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Compounded Drugs Mix Benefits With Possible Risk

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Emily and Kathy Rivers i

Emily Rivers is bedridden from complications associated with mitochondrial disease. Her mother Kathy, seen here, says she relies on compounded drugs to keep her daughter as healthy as possible. Meghan Collins Sullivan/NPR hide caption

toggle caption Meghan Collins Sullivan/NPR
Emily and Kathy Rivers

Emily Rivers is bedridden from complications associated with mitochondrial disease. Her mother Kathy, seen here, says she relies on compounded drugs to keep her daughter as healthy as possible.

Meghan Collins Sullivan/NPR
Rivers' Medication i

Kathy Rivers and her three children have a metabolic genetic disorder that requires they take dozens of medications each day to stay healthy. Some of 16-year-old Emily's medications are seen here. Meghan Collins Sullivan/NPR hide caption

toggle caption Meghan Collins Sullivan/NPR
Rivers' Medication

Kathy Rivers and her three children have a metabolic genetic disorder that requires they take dozens of medications each day to stay healthy. Some of 16-year-old Emily's medications are seen here.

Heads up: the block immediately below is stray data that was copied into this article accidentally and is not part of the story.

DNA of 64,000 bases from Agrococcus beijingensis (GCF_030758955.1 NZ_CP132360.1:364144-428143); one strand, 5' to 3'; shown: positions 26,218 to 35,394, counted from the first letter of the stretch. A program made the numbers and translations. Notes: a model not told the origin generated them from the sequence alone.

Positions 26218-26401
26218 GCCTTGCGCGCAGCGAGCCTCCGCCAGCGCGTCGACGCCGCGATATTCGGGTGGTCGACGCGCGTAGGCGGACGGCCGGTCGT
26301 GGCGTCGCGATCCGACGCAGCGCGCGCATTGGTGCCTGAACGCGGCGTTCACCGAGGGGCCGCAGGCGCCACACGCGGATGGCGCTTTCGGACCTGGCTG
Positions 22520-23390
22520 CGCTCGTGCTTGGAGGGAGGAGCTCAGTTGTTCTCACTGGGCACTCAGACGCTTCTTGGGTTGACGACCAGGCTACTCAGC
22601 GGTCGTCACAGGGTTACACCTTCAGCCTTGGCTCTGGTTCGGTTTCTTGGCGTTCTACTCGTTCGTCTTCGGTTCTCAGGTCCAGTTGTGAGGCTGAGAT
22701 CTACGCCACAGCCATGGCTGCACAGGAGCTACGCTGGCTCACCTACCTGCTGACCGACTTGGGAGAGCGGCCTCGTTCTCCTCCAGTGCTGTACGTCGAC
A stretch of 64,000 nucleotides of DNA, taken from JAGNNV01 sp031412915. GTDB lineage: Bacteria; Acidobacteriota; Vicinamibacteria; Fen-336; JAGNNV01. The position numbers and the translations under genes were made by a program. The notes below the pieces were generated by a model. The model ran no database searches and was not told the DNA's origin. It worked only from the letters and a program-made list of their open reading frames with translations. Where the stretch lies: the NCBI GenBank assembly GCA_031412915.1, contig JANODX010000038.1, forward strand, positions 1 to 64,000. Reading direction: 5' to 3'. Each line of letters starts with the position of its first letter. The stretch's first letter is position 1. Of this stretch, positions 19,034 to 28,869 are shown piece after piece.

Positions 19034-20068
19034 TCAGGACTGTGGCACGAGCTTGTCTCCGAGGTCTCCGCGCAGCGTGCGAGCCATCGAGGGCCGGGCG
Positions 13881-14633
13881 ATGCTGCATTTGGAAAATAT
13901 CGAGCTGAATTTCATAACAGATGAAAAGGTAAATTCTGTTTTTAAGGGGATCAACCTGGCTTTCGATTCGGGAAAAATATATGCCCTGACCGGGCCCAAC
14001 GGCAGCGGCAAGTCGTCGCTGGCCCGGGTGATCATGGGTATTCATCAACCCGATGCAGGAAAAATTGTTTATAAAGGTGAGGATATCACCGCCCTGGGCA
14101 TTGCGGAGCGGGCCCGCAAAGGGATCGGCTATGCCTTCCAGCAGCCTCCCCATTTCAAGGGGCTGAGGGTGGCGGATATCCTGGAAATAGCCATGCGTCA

Meghan Collins Sullivan/NPR
Sharon Louis at Village Green i

Sharon Louis picks up a compounded percription for her grandaughter at Village Green Apothecary in Bethesda, Md. She says 6-year-old Katherine has a rare liver disease and needs the mixture to help digest her food. Meghan Collins Sullivan/NPR hide caption

toggle caption Meghan Collins Sullivan/NPR
Sharon Louis at Village Green

Sharon Louis picks up a compounded percription for her grandaughter at Village Green Apothecary in Bethesda, Md. She says 6-year-old Katherine has a rare liver disease and needs the mixture to help digest her food.

Meghan Collins Sullivan/NPR
Pharmacist Ron Keach i